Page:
Cherry Yamadori
(The Cliff Hanger)
Collected March 18, 2009
March 2009

This tree was growing near the edge of a small cliff near the Chesapeake Bay. I had spotted it about 3 or 4 years
ago but knew at that time that I didn't have the expertise to collect.
The roots were of two kinds, Huge and nonexistent. Two of the main roots were partially exposed and had been
for some years. The root going back away from the drop off was extremely long with no feeder roots for at least
the first three feet.

In 2008 I severed the long root going away from the drop off in hopes of getting it to grow feeder roots closer to
the trunk. I found this spring that it really didn't work. I think that was mainly because of the lack of water. The soil
was very silty and water tends to run off before soaking in.

In the spring of 2009  when I looked in on the tree, I found that the cliffside was eroding away faster than the tree
was going to grow roots. The roots under the trunk would probably be entirely exposed by next year. With that,
and my experience with two other cherries in mind, I decided to collect the tree.

These trees seem to put out new roots very easily once they are in a good gritty soil that is watered and fertilized
regularly as evidenced by the roots that grew on my other cherry yamadori.   With that in mind I grabbed my big
loppers, a construction bag, and some water and set out.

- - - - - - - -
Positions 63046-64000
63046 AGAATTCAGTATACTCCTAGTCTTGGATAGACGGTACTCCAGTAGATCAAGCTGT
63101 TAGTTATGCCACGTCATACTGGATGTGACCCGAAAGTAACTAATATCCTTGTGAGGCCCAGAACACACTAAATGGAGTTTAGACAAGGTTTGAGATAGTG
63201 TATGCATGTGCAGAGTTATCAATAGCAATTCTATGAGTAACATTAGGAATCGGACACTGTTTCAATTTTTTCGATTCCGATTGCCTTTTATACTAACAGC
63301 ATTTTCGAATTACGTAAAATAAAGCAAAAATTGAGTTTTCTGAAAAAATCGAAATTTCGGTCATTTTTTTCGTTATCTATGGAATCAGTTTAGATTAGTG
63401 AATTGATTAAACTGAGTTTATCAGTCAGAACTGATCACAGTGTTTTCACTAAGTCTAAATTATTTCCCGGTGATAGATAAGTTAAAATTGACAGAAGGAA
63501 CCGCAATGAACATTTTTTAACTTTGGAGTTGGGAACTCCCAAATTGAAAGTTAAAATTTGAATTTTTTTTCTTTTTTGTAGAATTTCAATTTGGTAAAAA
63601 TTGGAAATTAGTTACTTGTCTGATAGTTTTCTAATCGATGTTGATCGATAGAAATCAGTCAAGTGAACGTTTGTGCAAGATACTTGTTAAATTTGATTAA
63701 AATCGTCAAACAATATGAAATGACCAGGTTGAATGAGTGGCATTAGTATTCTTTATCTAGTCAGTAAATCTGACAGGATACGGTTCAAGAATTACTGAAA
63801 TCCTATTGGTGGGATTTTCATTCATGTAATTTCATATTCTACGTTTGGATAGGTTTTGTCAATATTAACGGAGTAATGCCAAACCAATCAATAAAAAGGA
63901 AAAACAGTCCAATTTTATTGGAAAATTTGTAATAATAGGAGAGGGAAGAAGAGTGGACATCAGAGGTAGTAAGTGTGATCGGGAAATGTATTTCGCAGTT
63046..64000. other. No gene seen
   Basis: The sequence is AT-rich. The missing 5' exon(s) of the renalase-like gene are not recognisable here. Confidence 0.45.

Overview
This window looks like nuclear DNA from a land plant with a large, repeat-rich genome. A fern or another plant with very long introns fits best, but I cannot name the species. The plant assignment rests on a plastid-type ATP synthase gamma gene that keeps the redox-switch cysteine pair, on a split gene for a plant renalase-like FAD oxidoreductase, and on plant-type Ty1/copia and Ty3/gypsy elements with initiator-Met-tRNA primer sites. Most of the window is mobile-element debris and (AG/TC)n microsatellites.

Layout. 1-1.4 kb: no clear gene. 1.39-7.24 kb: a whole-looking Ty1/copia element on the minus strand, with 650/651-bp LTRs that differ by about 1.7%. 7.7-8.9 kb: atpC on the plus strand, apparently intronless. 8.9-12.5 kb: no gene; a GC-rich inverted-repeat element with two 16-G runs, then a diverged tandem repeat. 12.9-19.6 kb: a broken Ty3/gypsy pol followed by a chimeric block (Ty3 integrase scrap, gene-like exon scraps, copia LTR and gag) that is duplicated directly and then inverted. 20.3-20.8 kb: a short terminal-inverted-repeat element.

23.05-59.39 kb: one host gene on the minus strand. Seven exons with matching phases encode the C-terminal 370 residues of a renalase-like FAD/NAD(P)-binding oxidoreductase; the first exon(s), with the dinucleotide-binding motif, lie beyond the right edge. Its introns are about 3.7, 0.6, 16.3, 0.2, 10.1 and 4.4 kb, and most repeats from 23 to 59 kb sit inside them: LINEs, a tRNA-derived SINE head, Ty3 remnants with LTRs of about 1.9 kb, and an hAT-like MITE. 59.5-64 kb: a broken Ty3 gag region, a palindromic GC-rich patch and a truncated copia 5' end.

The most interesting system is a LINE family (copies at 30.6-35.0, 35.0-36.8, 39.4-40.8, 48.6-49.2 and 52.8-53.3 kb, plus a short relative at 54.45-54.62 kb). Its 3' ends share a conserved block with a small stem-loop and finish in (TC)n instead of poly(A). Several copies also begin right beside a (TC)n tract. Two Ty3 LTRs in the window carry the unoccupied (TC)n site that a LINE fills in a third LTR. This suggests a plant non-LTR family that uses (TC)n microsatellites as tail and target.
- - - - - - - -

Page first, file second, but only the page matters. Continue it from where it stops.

My fears of this tree not having any feeder roots in close to the trunk were well founded.

After getting it home I cleaned up the cuts on the ends of the roots and dusted with rooting hormone. I also took a
sharp knife and shaved a bare spot directly under the trunk and dusted it with rooting hormone. I then planted it
into the vacated grow box that once held my barberry. I potted it up in my old stand by 100% Turface. After
watering it in well it looked like this.

The tree began putting out buds after about 3 weeks. I was a happy camper when that happened but knew I was
not out of the woods yet. I suspected with a trunk this big it could have a lot of stored energy and might still fail.
My experience with the other cherries led me to believe that it had started putting out feeders and would continue
to grow strongly.I did nothing to it other than feed and water heavily.

July 2010

The tree put out a lot of new growth in the Spring and continued to grow strongly.  I had planned to unpot the tree
and check the root progress.  After some discussion on The Bonsai Site Forum I decided the best course of
action was to let it continue to grow and put off the root examination until spring of 2011.

Spring 2011

 I have abandoned the plans to unpot and check the roots.  Since the tree is still growing I know the roots are
growing as well.  Unpotting will set the tree back some and I want to put that energy to better use.  I have removed
the large branch since it is too large as well as the stub branch higher on the trunk.  As the tree grows this spring I
will grow a branch extra long and, since they are so flexible, I will thread graft it to create a branch at about where
the trunk bends to the left.

Buds have begun to pop on the very top of the trunk.  These, and any that pop lower on the trunk, will be kept
and used as thread grafts where needed.